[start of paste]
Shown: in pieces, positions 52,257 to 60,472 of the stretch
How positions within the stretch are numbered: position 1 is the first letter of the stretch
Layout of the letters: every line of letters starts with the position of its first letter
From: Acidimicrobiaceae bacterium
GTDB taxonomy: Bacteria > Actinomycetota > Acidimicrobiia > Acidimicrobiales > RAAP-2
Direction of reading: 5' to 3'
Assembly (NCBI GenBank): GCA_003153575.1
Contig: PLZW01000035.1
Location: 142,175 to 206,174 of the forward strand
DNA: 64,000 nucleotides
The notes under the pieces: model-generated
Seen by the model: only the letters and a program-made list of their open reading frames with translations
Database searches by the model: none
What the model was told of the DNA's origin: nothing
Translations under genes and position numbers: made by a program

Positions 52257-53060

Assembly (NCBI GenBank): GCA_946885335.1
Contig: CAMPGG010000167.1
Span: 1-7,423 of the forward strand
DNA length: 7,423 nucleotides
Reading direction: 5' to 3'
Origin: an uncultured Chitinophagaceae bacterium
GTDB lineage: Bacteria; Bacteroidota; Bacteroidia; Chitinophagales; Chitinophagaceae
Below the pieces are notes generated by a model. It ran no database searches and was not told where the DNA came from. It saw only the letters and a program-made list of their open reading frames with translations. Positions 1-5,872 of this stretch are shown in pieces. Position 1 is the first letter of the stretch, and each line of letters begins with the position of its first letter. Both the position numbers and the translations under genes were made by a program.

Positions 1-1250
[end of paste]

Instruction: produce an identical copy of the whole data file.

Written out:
Shown: in pieces, positions 52,257 to 60,472 of the stretch
How positions within the stretch are numbered: position 1 is the first letter of the stretch
Layout of the letters: every line of letters starts with the position of its first letter
From: Acidimicrobiaceae bacterium
GTDB taxonomy: Bacteria > Actinomycetota > Acidimicrobiia > Acidimicrobiales > RAAP-2
Direction of reading: 5' to 3'
Assembly (NCBI GenBank): GCA_003153575.1
Contig: PLZW01000035.1
Location: 142,175 to 206,174 of the forward strand
DNA: 64,000 nucleotides
The notes under the pieces: model-generated
Seen by the model: only the letters and a program-made list of their open reading frames with translations
Database searches by the model: none
What the model was told of the DNA's origin: nothing
Translations under genes and position numbers: made by a program

Positions 52257-53060

Assembly (NCBI GenBank): GCA_946885335.1
Contig: CAMPGG010000167.1
Span: 1-7,423 of the forward strand
DNA length: 7,423 nucleotides
Reading direction: 5' to 3'
Origin: an uncultured Chitinophagaceae bacterium
GTDB lineage: Bacteria; Bacteroidota; Bacteroidia; Chitinophagales; Chitinophagaceae
Below the pieces are notes generated by a model. It ran no database searches and was not told where the DNA came from. It saw only the letters and a program-made list of their open reading frames with translations. Positions 1-5,872 of this stretch are shown in pieces. Position 1 is the first letter of the stretch, and each line of letters begins with the position of its first letter. Both the position numbers and the translations under genes were made by a program.

Positions 1-1250